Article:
Human trafficking in Asian countries are slightly different compare to the Westerners. Since the 19th centuries, a substantial amount of Asian were ship away while European power were dominating most of the Asian countries (Shelley 2010). Furthermore, the global financial catastrophe in 2008 aggravate the constituent forced labour of human trafficking in Asia (Shelley 2010). However, the lack of political willpower and unconcerned diplomatic matters with neighbouring countries nowadays would be the key factor for human trafficking (Shelley 2010). On the other hand, democratic country like Japan were too intimidated by the local crime organization – Yakuza (Shelley 2010). Also, leaders from an autocratic society are more concerned with political power instead of serving the people (Shelley 2010). Therefore, some Asian countries constantly involved in human trafficking as Asia has become a transition province for traffickers or crime groups such as Yakuza and “ShanZhu” to support each other’s business (Shelley 2010). For instance, Yakuza import Thai women from crime groups to Japan for sex excursion for the locals and other Asian entrepreneur (Shelley 2010). Women from rural and poorer Asian countries such as Vietnam, Nepal, India and Myanmar are traffickers primary target, trafficked women will be gathered and transferred through Thailand for further utilization elsewhere or settle down in Thai sex industry (Shelley 2010). Moreover, Vietnamese women are often sold to China through forced marriage for those who are unable to find a fiancée within their own culture (Shelley 2010). In addition, a couple in Australia were charged under the slavery offence act for smuggling Filipina women into Australia to worked in their takeaway food store and as a housemaid for them with underpaid salary and further abused (Burn 2013). To summarise, Asian traffickers do not consider race, cultural background or skin colour as the determining factors of human trafficking. In fact, they would target women who have the most limited chances to acquire education but are desperate to escape their ancestral poverty.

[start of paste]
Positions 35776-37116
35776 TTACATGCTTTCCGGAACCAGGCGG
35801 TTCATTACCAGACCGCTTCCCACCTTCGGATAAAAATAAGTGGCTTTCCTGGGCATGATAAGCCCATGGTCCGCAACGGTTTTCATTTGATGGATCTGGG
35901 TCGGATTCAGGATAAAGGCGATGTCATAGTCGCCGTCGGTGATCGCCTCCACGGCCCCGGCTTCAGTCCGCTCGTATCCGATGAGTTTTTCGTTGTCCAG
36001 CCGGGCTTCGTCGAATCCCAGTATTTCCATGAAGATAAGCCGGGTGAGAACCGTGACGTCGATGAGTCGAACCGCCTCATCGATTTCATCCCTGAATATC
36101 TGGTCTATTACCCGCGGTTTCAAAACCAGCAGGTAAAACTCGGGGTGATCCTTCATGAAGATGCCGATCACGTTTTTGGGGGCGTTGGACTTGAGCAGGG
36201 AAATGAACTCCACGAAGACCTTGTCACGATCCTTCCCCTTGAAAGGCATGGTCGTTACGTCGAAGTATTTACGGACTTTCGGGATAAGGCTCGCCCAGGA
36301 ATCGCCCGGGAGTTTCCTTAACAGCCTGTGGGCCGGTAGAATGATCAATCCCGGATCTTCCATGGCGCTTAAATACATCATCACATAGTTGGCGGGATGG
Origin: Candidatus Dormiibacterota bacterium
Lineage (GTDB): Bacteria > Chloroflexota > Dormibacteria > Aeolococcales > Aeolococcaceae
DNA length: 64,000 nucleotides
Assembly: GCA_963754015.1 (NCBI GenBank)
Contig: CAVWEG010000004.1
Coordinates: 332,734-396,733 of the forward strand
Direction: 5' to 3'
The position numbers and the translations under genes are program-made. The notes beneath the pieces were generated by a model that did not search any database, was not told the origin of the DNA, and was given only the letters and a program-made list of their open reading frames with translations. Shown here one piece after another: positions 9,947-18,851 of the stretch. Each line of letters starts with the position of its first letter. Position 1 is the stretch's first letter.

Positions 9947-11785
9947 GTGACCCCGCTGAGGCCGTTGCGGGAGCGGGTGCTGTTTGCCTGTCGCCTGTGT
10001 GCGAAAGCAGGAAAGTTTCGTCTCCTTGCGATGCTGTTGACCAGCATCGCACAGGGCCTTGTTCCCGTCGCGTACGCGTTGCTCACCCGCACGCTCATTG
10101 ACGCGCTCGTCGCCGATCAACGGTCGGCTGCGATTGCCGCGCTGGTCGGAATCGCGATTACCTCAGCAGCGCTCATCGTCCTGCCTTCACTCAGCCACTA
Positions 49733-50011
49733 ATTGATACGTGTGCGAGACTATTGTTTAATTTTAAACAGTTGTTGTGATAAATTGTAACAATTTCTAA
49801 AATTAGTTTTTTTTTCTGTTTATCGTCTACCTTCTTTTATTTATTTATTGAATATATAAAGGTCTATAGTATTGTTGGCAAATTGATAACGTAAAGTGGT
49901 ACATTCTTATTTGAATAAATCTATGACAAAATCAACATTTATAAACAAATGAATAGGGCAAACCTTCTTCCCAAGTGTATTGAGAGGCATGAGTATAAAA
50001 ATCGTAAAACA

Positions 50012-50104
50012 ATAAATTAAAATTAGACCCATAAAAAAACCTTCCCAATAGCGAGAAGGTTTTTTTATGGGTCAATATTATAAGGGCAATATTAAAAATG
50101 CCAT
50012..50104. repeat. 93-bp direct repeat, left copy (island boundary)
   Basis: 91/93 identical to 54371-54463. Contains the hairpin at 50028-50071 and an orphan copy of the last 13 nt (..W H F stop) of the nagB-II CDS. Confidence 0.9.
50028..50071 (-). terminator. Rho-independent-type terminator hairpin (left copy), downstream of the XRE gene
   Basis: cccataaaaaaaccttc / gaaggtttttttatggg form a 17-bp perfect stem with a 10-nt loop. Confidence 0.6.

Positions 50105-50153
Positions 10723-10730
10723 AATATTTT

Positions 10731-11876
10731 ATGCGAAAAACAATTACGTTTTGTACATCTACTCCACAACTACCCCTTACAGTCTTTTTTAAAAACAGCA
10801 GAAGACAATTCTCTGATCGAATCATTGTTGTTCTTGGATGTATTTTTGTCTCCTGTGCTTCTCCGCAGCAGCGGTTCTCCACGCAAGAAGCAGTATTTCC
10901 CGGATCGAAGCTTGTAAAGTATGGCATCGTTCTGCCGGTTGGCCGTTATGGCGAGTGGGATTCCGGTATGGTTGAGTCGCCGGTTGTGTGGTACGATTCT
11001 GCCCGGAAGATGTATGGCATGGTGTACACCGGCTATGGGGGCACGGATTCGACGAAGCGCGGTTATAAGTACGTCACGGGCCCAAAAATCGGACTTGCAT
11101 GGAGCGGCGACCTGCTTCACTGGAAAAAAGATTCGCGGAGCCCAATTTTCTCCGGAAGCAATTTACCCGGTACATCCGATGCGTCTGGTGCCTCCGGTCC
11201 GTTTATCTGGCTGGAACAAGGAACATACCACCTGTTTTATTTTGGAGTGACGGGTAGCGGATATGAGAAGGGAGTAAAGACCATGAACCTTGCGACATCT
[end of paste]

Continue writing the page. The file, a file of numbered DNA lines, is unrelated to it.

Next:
Furthermore, the intersectional exploitation which includes the mythologies about the minorities sexual life, inadvertently promotes and supports the growth of unsafe sexual industries such as prostitution (Nelson 2015). This intersectional oppression also includes of myths about minority teen sexuality, which encourages risky sexual behaviour like prostitution (Nelson 2015).
In most cases, terrorist institutions will at least gain three benefits from human trafficking, starting with subjugating the enemy, then supplying fighting power and lastly generating funds (Kenedy 2016). As an example, European countries such as Italy sees black women as a wild animal who is always hungry for sex – where Mexican male goes for white and blonde women.